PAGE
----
Capsule Reviews

Dennis Brown and Deanna Jent suss out local theater

As You Like It Director Risa Brainin captains a boatload of talented designers and actors, steering them in the centerpiece of 2004's Shakespeare Festival of St. Louis, a gently realistic comedy that's heavier on romance than laughs. Julie Evan Smith and Rashaad Ernesto Green have great chemistry as heroine Rosalind and her "love-student" Orlando, while Caroline Bootie as Celia matches Smith's infectious energy. Jerry Vogel has fun playing brothers (one evil, one not). The magical scene-shift from the bleakly oppressive court to the forest of Arden is breathtaking. Come with a picnic, play in the mud, watch the jugglers and comic actors -- and it's all free. Don't miss the "lickety-split" mini-version of the play, performed beforehand, at 7 and 7:30. Through June 20 on the east side of Art Hill in Forest Park (no show June 8 or 17). Call 314-361-0101. (Deanna Jent)

CapacityReviewed in this issue.

CarmenJennifer Dudley brings solid acting skills and impressive castanet technique to her portrayal of the tragic libertine in a low-key and naturalistic interpretation that relies more on the beauty of Georges Bizet's melodies than on the sheer vocal power normally associated with opera. Opera Theatre of St. Louis' staging of this sexy and satisfying version of this nineteenth-century masterpiece is brisk and sure-handed. The ensemble singing is wonderful. The orchestra is lush. There is much splendid cleavage. And it's all done in English. Through June 26 at the Loretto-Hilton Center, 130 Edgar Road, Webster Groves. Call 314-961-0644 for performance schedule. (Lew Prince)

Cavalleria Rusticana andSister Angelica It's diva night at Opera Theatre of St. Louis, featuring Lisa Daltirus as Mascagni's jilted lover and Kelly Kaduce as Puccini's tormented nun. Both turn in bravura performances in this pair of one-act operas. There's lust, betrayal, tragedy and redemption galore as the two sopranos pull out all the stops and conductor Steven Lord leads OTSL's fine orchestra in a pair of topnotch productions. Bring plenty of Kleenex. Performed (of course) in English. Through June 27 at the Loretto-Hilton Center, 130 Edgar Road, Webster Groves. Call 314-961-0644 for performance schedule. (Lew Prince)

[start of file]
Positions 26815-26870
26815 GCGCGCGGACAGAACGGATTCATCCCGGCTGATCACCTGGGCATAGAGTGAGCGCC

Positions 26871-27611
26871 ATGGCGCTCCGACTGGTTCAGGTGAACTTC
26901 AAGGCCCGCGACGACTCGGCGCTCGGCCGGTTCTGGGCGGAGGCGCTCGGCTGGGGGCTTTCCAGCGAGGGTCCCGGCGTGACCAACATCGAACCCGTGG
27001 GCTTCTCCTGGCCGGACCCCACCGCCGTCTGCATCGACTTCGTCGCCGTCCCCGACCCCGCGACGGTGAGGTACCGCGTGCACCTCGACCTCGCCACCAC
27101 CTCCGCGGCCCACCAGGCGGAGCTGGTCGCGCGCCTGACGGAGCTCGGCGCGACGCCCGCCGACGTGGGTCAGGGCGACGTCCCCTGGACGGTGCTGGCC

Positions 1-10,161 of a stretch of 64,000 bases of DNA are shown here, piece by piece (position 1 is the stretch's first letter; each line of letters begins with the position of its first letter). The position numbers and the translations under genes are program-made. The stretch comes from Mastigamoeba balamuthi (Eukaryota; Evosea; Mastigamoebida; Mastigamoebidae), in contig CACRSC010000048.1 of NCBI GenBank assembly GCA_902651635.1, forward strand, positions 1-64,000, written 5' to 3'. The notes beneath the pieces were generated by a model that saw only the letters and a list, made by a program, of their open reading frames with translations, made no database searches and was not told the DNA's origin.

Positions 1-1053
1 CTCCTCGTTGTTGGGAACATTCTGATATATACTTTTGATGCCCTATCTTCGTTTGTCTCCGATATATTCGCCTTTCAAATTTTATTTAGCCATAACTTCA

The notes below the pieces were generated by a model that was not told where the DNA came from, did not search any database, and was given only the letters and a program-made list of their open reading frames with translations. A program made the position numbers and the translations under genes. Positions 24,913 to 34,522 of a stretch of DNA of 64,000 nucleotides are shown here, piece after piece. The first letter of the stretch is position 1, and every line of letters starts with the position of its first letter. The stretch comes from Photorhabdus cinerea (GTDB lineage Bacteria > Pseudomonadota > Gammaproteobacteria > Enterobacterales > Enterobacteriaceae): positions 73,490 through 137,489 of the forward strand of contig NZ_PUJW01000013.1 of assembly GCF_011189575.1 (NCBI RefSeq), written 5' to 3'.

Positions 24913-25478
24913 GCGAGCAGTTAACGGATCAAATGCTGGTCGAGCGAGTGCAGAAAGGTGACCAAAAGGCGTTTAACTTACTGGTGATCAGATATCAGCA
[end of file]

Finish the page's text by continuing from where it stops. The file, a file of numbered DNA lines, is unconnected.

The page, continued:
Gypsy Stages St. Louis has opened its season with the kind of show that gives this company the most trouble: a book-heavy musical that requires real direction. Despite memorable songs by Jule Styne, comic lyrics by Stephen Sondheim and an abundance of colorful sets and costumes, this is possibly the longest two hours and 50 minutes you'll spend in a theater all summer. In the title role, Christy Morton successfully conveys the poignancy of the shy waif who develops into striptease artist Gypsy Rose Lee. As the indefatigable Mama Rose, Zoe Vonder Haar works like a Trojan, but her brassy portrayal owes less to predecessors like Ethel Merman and Angela Lansbury than it does to Babe Buchanan. Diehard conservatives might enjoy this surface production; everyone else should bring a sack lunch. Through June 27 at the Kirkwood Community Center, 111 South Geyer Road, Kirkwood. Call 314-821-2407. (Dennis Brown)

Raisin Whenever she opens her mouth to sing, Sandra Reaves-Phillips is a towering presence. Her performance as a weary black matriarch determined to provide her fragmented family with a better life spearheads a uniformly strong cast in this 1974 Tony Award-winning musical adaptation of Lorraine Hansberry's seminal American drama A Raisin in the Sun. In order to make way for the songs, the text of that important play has been reduced to a Reader's Digest "best parts" version. But there are soaring musical moments that transport an audience to a realm beyond speech. At its best, this Raisin is musical theater taken to the ultimate. Performed by the St. Louis Black Repertory Company through June 26 at the Grandel Theater, 3610 Grandel Square. Call 314-534-3810. (Dennis Brown)

Reefer MadnessReviewed in this issue.

Zastrozzi: The Master of Discipline We've had masters and commanders, and Seinfeld fans know what it means to be master of your domain. But this lugubrious takeoff on a Burt Lancaster swashbuckler doesn't master anything. George F. Walker may be one of Canada's most acclaimed playwrights, but the former taxi driver is out of his milieu here. Revenge dramas are better left to Shakespeare, and Charles Dickens is more adept at serving up a fatal catfight between women. But Walker doesn't deserve all the blame. This murky Muddy Waters Theatre Company production of his existential spoof did not provide a single laugh -- not even a smile -- the entire evening. The one bright note: In her takeoff on Maureen O'Hara, St. Louis newcomer Meghan Maguire is a welcome breath of fresh air. Through June 13 at the Soulard Theatre, 1921 South Ninth Street. Call 314-540-7831. (Dennis Brown)

 
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